Opening their set with the classic Emerson, Lake, Palmer song and I watched on as people made a mad rush for the stage. I can't pretend to fully understand or grasp the entire EDM scene, but whenever I am in its presence, I can't help but be taken under its spell by the atmosphere of it all. Elevated high above as images grace the screen behind. It's about shifting thumps, new patterns of music and losing yourself in it all. It's not so much a song or lyric as it is a communal escape.
Hailing from New Orleans, Booker differentiates from Lollapalooza alum Gary Clark Jr. in that he brings a punk-alternative aesthetic to his musical repertoire. On the surface he comes across as a blue singer, but on each and every song he opened his musical toolbox and took a new tool out and flexed it in front of the Grove stage much to the awe of those watching on. One song would feature hushed vocals before fluctuating to a surging power chord, not unlike early Radiohead (Creep). For my money the soft and sweet vocals that give him he most mileage but you can't deny how he and his backing three-piece band skewed towards punk every so often. As his set came to a crushing close, he took off his guitar, lifted it above his head and began to obliterate it to pieces onstage before throwing it into the crowd. In term of the nominees for best stage exit, none matter with Booker sweeping this category.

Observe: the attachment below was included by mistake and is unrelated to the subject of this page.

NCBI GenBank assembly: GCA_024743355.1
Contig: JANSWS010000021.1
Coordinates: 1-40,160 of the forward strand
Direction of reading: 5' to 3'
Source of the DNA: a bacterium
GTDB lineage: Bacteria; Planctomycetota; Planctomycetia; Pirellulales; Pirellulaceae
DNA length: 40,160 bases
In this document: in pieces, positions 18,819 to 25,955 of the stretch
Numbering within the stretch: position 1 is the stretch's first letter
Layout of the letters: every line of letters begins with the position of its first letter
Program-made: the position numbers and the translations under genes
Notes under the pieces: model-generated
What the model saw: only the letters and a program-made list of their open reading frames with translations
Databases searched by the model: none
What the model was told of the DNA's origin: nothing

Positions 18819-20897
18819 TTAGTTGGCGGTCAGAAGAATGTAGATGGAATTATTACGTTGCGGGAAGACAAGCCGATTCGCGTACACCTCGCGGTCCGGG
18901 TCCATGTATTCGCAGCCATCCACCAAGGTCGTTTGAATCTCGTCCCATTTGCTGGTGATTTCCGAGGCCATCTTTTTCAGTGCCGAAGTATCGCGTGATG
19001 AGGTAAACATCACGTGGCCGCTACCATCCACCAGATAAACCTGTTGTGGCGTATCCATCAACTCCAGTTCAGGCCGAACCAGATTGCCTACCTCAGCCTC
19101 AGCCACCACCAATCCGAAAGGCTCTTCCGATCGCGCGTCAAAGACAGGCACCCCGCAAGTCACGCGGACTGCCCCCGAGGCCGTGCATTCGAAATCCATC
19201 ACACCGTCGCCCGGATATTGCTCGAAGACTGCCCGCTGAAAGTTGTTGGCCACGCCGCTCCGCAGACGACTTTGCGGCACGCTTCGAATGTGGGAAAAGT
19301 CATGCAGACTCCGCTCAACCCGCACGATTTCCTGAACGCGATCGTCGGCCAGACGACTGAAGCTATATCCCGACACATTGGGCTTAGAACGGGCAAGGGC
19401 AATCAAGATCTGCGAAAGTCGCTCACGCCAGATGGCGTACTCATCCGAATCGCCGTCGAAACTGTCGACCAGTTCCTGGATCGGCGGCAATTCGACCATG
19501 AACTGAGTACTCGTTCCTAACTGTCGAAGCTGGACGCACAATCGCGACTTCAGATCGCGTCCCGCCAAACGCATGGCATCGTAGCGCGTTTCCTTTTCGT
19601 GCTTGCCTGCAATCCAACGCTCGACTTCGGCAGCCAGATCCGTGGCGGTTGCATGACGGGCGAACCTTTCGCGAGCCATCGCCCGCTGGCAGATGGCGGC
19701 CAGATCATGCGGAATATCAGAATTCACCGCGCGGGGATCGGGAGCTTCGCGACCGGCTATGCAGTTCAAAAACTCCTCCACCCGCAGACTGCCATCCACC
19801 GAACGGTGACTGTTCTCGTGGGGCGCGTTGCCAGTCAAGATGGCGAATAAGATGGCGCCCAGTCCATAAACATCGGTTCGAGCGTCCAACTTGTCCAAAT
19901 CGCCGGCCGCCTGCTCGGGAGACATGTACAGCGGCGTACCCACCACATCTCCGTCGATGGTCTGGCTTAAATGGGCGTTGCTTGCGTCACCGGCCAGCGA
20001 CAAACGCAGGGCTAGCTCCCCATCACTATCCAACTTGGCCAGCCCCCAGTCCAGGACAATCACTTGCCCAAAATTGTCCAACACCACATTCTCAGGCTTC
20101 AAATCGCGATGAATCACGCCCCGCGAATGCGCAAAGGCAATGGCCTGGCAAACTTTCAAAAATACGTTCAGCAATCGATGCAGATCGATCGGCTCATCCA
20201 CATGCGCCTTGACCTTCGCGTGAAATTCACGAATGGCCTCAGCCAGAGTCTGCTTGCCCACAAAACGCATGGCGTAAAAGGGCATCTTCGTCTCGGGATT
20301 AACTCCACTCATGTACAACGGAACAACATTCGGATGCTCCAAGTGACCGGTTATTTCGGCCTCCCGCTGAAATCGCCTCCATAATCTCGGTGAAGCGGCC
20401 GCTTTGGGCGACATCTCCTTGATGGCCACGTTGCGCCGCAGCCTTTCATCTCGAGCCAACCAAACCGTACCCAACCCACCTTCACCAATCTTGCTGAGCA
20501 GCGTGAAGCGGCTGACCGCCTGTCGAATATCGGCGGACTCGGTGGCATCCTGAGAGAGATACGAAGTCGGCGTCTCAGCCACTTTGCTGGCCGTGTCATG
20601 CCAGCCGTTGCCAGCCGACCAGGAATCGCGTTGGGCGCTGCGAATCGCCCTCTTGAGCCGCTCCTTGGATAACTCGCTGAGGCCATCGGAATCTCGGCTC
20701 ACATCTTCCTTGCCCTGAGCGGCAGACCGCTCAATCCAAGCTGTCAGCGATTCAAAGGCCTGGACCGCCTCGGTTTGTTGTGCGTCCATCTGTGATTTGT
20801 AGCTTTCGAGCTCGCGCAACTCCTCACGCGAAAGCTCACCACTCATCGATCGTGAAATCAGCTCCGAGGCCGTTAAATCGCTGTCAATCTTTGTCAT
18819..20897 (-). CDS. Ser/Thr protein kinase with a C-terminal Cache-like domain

Vance Joy 1:25pm
Hailing from Melbourne, the acoustic strummer performed to a ready-to-be-seized audience at the Bud Light stage. With a sound that echoes early Death Cab For Cutie, there was a tinge of joy in his wistful performance highlighted by his current hit Riptide which was welcomed with open arms by the Lollapalooza crowd. It was sublime, soft and yet contained huge hooks. Despite a big stage, a big crowd and the expectations were even bigger and Joy did well for himself,
Charlie Hirsch 1:40p
Hirsch grew up in a family in the entertainment industry and he has a degree in theater. After spending a number of years acting, Hirsch moved to Chicago and took up his first love, music. Chicago is now his home and he recorded his debut last year. I couldn't find the record at Lollapalooza but his performance was stripped and paired with smoldering lyrical delivery. He was accompanied by fellow guitarist John